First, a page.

The Future of Education

Yesterday I was fortunate enough to visit a school with a colleague as part of my job (it certainly beat being stuck in the office 9-5). Having left school almost 10 years ago it was a very nostalgic experience for me. To walk down the schools corridors, the smell, the library. What struck me most was how much duty of care the school placed towards their students. They are a school that encourages healthy eating, a school that encourages students to have a voice. My colleague interviewed small groups from years 7 through to 13 to ask them what provisions their school puts in place regarding careers advice and guidance. All groups were enthusiastic, confident, spoke well of the school and of the teachers. I had a feeling that this was nothing to do with the fact they were being interviewed; these were their own genuine views.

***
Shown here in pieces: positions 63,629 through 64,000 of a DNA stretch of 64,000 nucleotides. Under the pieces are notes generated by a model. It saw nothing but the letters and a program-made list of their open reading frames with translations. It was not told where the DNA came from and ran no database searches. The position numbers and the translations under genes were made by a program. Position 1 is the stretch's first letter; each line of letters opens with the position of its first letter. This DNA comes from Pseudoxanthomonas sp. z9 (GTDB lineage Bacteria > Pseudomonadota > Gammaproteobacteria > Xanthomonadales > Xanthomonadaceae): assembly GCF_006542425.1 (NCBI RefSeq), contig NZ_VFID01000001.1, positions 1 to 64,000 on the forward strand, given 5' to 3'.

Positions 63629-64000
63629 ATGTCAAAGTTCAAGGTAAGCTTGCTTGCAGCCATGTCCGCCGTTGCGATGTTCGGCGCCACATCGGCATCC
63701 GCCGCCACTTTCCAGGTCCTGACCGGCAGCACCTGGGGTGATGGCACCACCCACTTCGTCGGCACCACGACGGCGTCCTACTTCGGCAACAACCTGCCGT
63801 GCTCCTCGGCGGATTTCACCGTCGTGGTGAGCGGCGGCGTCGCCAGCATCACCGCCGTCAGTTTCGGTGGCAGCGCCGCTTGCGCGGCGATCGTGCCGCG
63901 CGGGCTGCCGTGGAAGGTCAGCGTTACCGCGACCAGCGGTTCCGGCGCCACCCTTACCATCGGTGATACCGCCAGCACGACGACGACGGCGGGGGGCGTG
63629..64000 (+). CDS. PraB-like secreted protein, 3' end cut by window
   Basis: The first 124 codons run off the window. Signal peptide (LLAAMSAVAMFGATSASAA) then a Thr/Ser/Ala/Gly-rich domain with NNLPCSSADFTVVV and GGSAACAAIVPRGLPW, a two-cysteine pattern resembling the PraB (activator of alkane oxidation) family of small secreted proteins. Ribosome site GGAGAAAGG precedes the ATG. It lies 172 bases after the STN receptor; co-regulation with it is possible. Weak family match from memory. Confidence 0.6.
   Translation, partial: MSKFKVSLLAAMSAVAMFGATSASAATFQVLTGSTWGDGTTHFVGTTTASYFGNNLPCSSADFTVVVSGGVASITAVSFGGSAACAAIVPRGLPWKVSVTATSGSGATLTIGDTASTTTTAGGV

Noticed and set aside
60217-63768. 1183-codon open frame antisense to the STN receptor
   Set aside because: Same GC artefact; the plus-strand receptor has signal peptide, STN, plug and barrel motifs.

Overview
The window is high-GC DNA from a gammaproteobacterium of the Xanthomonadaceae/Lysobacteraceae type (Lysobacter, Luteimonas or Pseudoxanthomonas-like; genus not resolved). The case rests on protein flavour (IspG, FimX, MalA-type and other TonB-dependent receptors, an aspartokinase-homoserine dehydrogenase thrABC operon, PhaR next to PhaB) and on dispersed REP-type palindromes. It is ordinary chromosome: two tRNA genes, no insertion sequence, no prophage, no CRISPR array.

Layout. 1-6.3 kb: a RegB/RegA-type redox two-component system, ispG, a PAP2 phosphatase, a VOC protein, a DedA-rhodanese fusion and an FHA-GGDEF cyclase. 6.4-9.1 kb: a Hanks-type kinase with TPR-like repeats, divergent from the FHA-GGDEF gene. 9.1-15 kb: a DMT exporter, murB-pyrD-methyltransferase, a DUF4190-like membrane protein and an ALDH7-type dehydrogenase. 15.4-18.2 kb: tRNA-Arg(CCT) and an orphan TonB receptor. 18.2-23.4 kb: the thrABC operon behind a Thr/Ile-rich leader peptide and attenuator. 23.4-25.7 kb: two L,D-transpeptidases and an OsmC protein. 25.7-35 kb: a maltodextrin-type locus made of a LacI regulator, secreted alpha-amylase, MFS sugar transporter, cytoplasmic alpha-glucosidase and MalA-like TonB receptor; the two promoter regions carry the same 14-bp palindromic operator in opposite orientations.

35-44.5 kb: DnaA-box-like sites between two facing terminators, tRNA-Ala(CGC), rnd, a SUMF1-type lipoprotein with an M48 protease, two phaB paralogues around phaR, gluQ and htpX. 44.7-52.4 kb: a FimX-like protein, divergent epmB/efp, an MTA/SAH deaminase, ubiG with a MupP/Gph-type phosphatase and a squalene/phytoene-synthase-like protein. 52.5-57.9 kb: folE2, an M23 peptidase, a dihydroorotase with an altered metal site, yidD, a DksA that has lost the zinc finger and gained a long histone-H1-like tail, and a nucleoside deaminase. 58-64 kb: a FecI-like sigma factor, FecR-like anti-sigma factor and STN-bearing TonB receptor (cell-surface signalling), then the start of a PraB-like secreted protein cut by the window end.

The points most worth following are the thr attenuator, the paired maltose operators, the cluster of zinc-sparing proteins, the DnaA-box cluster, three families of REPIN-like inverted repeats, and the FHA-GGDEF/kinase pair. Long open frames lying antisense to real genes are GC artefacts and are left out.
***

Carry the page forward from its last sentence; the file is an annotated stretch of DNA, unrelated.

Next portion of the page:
My own experience at secondary school was much different. I never knew what I wanted to do at school and in my adult life I still don’t. Even though we had PSHE classes in retrospect these weren’t delivered very well. I think schools really need to make more of an effort in guiding students and preparing them for academia or the working world beyond school. We are made to make big decisions at such a young age whether it be choosing what subjects to choose for GCSE at Year 9 or choosing what to do after leaving school. With so little guidance it is no wonder that the system is failing young people today. Whilst it’s a great idea that the government demands that students stay in education or choose an apprenticeship, this has little impact if students have not had the guidance to know what vocation is best suited to them.

At least Nick Clegg recognises that something needs to be done to reduce NEET figures amongst 16-24 year olds and that schools need to do more to offer students career provisions. Let’s hope actions speak louder than words.